Richmond capacity turnout opposes Heathrow expansionJanuary 22, 2008 at 11:08 am | Posted in 2M Group, Department for Transport, DfT, Future Heathrow, HACAN ClearSkies, London Borough, Meetings, Petitions, Richmond, Richmond Council, Richmond Heathrow Campaign, Richmond Park, Richmond upon Thames, Ruth Kelly, Stop Heathrow Expansion, Transport Secretary | Leave a comment
We were there to discuss proposals for Heathrow expansion and our responses to the Department for Transport’s ‘Adding capacity at Heathrow airport‘ — which is an Open Consultation in progress from 22 November 2007 through 27 February 2008.
There is another opportunity for Richmond residents to attend a meeting on Tuesday 12 February 2008; background information and details of that meeting are in this press release from the borough, titled Fight against Heathrow expansion gathers pace (dated 28 December 2007, so you may well have missed seeing it over the New Year break).
My rapid summary of Friday’s meeting was typed “same night”, intending to write a more comprehensive report as I was, but Trevor Clarke has already captured the situation very well indeed. There’s no sense in reinventing wheels, so my recommendation to you is to please read his report below (if you have not yet found it in Richmond Online or here). Our accounts will give you a taste of the evening, but no report can really do justice to the speakers who were well-informed and, indeed, impressive.
I would like to add that John Stewart told us there is a new website set up by HACAN ClearSkies. It’s called simply Stop Heathrow Expansion, and we were urged by others at the meeting to get behind this campaign and support it. Just so you will recognise campaign materials when you see them, the site is headed like this:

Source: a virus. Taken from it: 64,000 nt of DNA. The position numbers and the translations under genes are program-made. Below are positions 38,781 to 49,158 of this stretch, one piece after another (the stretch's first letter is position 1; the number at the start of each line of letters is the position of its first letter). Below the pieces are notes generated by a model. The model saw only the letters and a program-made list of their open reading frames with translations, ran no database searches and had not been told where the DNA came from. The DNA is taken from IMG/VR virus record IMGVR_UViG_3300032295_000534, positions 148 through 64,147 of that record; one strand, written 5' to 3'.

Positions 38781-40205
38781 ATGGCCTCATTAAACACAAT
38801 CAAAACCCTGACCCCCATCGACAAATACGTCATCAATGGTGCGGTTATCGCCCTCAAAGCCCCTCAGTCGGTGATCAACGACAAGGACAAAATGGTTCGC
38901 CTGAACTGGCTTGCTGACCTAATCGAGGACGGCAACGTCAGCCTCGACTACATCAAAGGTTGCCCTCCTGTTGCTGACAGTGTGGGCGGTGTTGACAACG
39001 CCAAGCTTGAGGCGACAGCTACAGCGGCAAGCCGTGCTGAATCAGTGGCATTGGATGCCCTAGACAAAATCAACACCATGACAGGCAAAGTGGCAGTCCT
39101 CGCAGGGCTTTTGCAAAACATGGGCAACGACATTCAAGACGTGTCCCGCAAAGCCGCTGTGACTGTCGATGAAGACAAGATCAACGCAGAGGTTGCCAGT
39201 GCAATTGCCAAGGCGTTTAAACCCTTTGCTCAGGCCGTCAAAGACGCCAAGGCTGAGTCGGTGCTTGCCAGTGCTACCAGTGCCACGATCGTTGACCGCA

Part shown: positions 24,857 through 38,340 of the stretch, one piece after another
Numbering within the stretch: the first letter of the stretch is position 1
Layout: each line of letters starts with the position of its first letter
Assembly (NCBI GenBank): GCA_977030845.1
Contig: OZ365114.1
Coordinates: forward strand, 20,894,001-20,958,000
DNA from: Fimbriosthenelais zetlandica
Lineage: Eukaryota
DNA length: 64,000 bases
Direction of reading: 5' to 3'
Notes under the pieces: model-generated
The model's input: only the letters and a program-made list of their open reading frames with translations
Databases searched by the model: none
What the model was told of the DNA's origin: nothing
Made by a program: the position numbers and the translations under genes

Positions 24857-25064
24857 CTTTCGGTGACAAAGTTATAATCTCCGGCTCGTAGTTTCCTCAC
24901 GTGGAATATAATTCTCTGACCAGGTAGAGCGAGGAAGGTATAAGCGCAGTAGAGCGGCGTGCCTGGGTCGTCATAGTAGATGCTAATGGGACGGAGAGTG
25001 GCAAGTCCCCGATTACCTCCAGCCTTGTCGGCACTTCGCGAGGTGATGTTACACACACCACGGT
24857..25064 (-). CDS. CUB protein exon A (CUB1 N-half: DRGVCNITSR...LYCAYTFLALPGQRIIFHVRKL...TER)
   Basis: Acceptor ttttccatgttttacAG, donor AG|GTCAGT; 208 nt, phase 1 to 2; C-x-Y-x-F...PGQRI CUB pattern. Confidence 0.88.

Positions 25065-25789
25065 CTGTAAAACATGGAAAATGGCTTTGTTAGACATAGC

You are, naturally, encouraged to sign the petition, from wherever you hail: you do not need to live in the local area despite the fact that this whole campaign is being run by the DfT as a low-key local issue that affects grumpy NIMBYs (I only found out what that acronym stood for yesterday!), selected by postcodes as we are to be ‘Consultees’, and we are very keen to raise the profile of Heathrow expansion on the national and international stages. Now back to that meeting …
Swapping seats enabled me to snap a photograph from this angle. You can tell the hall was packed!
Page content published by: Trevor Clarke
Summary account of the main points from memory, of the meeting attended at Duke Street Church, Richmond, Friday 18 January, 8pm.
The church hall was full, with many seated also in the upper tier. Estimated attendance, more than 300. Sat at the front table were, from facing left to right were:
Neil Maybin – Richmond Heathrow Campaign
Cllr Stephen Knight – Deputy Leader of Richmond Council
Cllr Nicholas True – Leader of the Opposition
Cllr Serge Lourie – Chair and Leader of Richmond Council
Lord Clive Soley – Future Heathrow Campaigns Director
John Stewart – HACAN ClearSkies Chair
Susan Kramer – MP Richmond Park
Among those in the front row:
Zac Goldsmith – Conservative parliamentary candidate Richmond Park
Tony Arbour – GLA member South West London
Cllr Martin Elengorn – Cabinet member for Environment London Borough of Richmond upon Thames
Richard Mellor – Head of Legal London Borough of Richmond upon Thames
Everyone from the table had their say, a three minute time limit given, most going over, disregarding the signals and pieces of paper thrust under their noses by the Chairman. The main points from those opposed to expansion were:
1. United political stance and opposition was essential. Broadly agreed, except for a disagreement between Susan Kramer and Zac Goldsmith, who later clarified that he was totally opposed to expansion. He was urged to try and use his influence for that to be a confirmed Conservative Party policy.
2. ‘Unity in the community’ was an expression used by Cllr True, with Cllr Lourie commenting that it was a good slogan to adopt. This point came up many times, that a unified opposition was vital. Cllr Lourie had invited Ruth Kelly to attend and had not had any form of reply. On speaking to a DfT official, he was told, “We don’t attend meetings”.